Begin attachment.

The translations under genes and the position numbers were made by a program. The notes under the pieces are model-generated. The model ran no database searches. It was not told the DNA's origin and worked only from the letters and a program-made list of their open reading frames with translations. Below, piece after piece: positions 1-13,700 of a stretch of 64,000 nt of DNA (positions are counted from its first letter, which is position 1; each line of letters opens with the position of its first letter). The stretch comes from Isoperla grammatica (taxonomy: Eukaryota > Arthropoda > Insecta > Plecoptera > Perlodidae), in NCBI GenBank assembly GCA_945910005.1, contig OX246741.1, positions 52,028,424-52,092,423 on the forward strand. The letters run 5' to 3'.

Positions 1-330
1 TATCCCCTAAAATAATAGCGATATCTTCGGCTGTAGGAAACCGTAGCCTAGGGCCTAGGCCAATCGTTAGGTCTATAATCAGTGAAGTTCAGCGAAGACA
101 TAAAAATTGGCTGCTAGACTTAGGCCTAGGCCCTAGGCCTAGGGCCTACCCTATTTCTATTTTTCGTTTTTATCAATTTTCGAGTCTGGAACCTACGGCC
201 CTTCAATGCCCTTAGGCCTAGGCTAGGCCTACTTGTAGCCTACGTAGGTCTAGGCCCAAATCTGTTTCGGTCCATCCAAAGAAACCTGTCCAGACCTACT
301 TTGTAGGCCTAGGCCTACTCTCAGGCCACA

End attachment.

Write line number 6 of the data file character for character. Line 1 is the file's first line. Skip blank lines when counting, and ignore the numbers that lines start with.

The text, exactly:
301 TTGTAGGCCTAGGCCTACTCTCAGGCCACA